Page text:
YouTube, the Copts and the Egyptian army
In February this year, shortly after the fall of Mubarak, an Egyptian army unit conducted an armed attack on a Coptic Christian desert monastery. The army claimed that a wall around the monastery, built by the monks to protect themselves from incursions by criminals, was illegal.
The attack that followed was captured on video and posted on YouTube, where it remains. The video shows the launch of an army assault using tanks, armoured personnel carriers and troops in battle fatigues firing live ammunition. According to the Egyptian Coptic Church, six monks or civilians associated with the monastery were injured.
But now, the people at YouTube have seen fit to post the following warning on a message page that precedes the video:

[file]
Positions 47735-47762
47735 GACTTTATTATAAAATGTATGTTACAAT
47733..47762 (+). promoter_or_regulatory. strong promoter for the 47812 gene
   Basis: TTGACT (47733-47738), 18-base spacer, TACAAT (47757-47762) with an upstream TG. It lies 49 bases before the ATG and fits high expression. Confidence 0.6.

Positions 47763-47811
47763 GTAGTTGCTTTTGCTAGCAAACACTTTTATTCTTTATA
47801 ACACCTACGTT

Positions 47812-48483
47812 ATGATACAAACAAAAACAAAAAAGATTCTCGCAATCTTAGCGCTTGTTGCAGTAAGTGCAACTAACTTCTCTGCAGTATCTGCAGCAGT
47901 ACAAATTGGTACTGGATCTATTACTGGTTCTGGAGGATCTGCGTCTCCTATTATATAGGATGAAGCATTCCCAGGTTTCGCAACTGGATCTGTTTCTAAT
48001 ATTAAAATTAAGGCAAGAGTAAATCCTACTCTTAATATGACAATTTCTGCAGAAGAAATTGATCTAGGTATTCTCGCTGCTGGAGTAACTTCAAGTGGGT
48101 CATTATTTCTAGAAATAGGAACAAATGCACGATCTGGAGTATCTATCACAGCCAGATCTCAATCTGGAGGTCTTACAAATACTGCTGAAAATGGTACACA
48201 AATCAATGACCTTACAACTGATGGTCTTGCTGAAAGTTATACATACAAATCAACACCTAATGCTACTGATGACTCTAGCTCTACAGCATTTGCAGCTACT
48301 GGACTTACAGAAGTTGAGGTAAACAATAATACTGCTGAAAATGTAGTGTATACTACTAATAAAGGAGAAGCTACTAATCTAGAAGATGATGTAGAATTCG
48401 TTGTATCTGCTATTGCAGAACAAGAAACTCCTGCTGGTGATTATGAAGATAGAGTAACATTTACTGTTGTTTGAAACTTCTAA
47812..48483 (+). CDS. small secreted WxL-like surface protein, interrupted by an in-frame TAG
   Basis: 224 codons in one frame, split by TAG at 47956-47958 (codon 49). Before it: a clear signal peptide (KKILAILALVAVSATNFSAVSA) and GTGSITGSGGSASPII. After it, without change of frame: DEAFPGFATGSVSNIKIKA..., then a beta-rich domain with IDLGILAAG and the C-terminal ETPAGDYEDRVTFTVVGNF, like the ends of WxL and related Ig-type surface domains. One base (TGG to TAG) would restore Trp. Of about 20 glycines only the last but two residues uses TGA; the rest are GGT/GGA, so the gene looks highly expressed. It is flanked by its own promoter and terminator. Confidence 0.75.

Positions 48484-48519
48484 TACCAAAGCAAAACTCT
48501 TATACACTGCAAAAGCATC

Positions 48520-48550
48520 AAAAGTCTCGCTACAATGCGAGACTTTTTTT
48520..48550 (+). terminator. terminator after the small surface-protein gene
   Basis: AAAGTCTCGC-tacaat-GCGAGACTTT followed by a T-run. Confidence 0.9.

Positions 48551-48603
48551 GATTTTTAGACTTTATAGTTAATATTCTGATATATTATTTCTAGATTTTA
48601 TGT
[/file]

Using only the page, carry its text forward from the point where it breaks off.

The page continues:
The following content has been identified by the YouTube community as being potentially offensive or inappropriate. Viewer discretion is advised.
The monks seen in this video certainly found the experience of being under military attack, by an army that is supposed to protect them, ‘offensive and inappropriate’. But you can be quite sure that they’re not the members of the ‘YouTube community’ who have complained about this attack being recorded and documented.
The identity of the people who want the video documentation of this event suppressed is one issue. Another, of greater concern, is what the pathetic little notice from YouTube says about the current state of mind of the people who run that organisation.
Peter Day audio interview “Crimes against Christians” here…
Peter Day on “Extremism in power: The return of the Muslim Brotherhood in Egypt” here…
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